Public safety highlighted in budget meeting

Members of the St. George City Council and staff discuss pending budget items in a work session of the council, St. George, Utah, May 15, 2015 | Photo by Mori Kessler, St. George News

ST. GEORGE – Last week the St. George City Council approved a tentative budget for the 2015-16 fiscal year. The general fund is projected at around $57 million. This week the council reviewed budget requests from some of the city’s department heads, particularly those related to public safety.

The St. George Police Department takes a large part of the general fund, receiving a projected budget of $12.3 million in the coming year.

One of the challenges facing the Police Department is an aged fleet of patrol cars, many of which have over 100,000 miles to them. Marc Mortensen, assistant to the city manager and head of the city’s support services department, said it’s not uncommon for the mechanics in the city’s fleet division to find at least three problems in an aging vehicle when it’s brought in for work.

We just don’t want cars out there that aren’t dependable,” St. George Police Chief Marlon Stratton said.

In order to alleviate the issue and provide police officers with dependable vehicles, the city will enter into a four-year leasing program for 35 new Ford Interceptor SUVs for $376,000.

“We believe it’s a real benefit to have the cars on the road,” City Manager Gary Esplin said.

Funds have also been allocated for the hiring of two new police officers. The police department also currently has three openings it is looking to fill. The police force currently consists of 104 full-time officers.

For various reasons, it is becoming harder to find quality candidates for police officers, Stratton said. Moreover, after the city has invested time and money into training new police officers, they may decide policing isn’t a job they want to pursue or get drawn away to work for other police agencies.

Our biggest challenge is retention,” Stratton said, adding, “… A lot of agencies are having the same problem.”

Some agencies deal with the issue by offering prospective officers incentives or higher pay to join the force, he said.

The city’s pay for police officers mirrors others cities in the state, Esplin said, though he noted that may have to change at some point if more cities begin offering bonuses and better pay.

The next year’s budget for St. George Fire Department is projected at $4.2 million. Budget request items for the Fire Department include a position for a third battalion chief and a new fire engine.

The the new battalion chief would help coordinate training and other matters involving the department’s 70 volunteer firefighters. The city currently employs 41 firefighters, nine of whom are on a part-time basis.

The new fire engine will run $800,000, which Mayor Jon Pike said the city needs. “I think that engine is a priority,” he said.

Though not slated for the next year’s budget, the Fire Department is looking to add a new fire station to help keep up with the city’s continued growth. Possible future sites include the Little Valley and Tonaquint areas.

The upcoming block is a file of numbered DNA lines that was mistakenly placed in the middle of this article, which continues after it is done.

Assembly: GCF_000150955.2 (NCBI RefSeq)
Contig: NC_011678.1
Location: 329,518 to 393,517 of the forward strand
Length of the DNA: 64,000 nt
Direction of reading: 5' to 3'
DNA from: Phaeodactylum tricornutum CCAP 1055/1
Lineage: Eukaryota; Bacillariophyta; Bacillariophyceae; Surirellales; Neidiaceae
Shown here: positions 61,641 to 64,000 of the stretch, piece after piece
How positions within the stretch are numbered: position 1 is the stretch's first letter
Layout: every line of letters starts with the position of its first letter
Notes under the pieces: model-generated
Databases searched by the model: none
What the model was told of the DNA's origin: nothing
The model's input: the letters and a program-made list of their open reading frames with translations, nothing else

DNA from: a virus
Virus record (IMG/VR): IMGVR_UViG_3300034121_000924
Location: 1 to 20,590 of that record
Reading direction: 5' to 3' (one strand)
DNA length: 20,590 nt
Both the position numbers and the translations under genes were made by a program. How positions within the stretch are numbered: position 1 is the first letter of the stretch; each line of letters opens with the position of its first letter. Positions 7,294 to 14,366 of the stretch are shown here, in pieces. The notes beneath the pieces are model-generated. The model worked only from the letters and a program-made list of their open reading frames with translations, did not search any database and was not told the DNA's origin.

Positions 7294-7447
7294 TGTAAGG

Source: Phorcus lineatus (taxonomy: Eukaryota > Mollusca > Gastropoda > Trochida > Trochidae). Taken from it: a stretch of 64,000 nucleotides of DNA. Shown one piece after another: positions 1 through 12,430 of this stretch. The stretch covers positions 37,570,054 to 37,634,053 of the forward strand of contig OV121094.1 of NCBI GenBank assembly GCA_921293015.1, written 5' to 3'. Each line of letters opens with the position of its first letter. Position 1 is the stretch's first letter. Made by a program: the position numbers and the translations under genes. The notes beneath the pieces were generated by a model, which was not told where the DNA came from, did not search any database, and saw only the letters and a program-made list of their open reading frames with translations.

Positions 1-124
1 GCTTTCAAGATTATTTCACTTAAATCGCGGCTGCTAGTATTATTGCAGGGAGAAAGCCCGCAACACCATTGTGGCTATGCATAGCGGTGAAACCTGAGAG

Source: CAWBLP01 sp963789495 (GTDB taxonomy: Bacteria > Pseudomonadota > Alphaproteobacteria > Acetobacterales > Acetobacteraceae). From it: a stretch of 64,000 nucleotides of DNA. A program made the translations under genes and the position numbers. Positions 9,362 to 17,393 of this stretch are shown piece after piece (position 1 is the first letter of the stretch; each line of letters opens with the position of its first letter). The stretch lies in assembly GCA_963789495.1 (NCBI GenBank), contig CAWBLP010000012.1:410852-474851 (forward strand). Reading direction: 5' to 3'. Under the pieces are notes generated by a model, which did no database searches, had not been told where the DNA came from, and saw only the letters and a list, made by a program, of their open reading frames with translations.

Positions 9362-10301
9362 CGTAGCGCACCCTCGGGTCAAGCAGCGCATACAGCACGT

Related to public safety needs is the continued maintenance of the vehicles used by both the Police and Fire departments, which is overseen by the Support Services Department’s fleet services division. The fleet services division currently maintains the fourth largest vehicle fleet in the state.

Read more: A look inside St. George’s fleet division, ‘Blue Seal’ excellence; STGnews Videocast

Budget item requests related to fleet services include a new 75,000 square-foot fleet facility estimated to run an estimated total of $2.4 million. The new fleet maintenance facility will contain six bays that will be able to accommodate large vehicles and heavy equipment, such as a fire truck or SunTran bus.

Other items

During a presentation from Water Services Department, a study concerning the city’s water needs in “full build-out” scenario was discussed. At full build-out the projected population of the city is estimated to be 160,000.

If we have 160,000 people here, how much water do we need, where will it come from?” Esplin said. “That’s the planning we’re doing.”

Possibilities for future water resources involve preexisting wells the city is unable to draw from due to their high arsenic content. In order to deal with the problem, a potential arsenic treatment plant has been proposed. The treatment plant could cost up to $8 million. The city has commissioned a feasibility study concerning the potential project.

The Electric Theater draws near completion, Leisure Services Director Kent Perkins said. While the city focuses on finishing the exterior of the building, a suggestion was made to allow prospective arts groups finish parts of the interior to their liking and needs as part of rental agreements.

The Electric Theater should see “substantial completion” by the second week in June, Perkins said.

The public hearing on the proposed budget is set for June 4, with final adoption by the City Council set for June 22.


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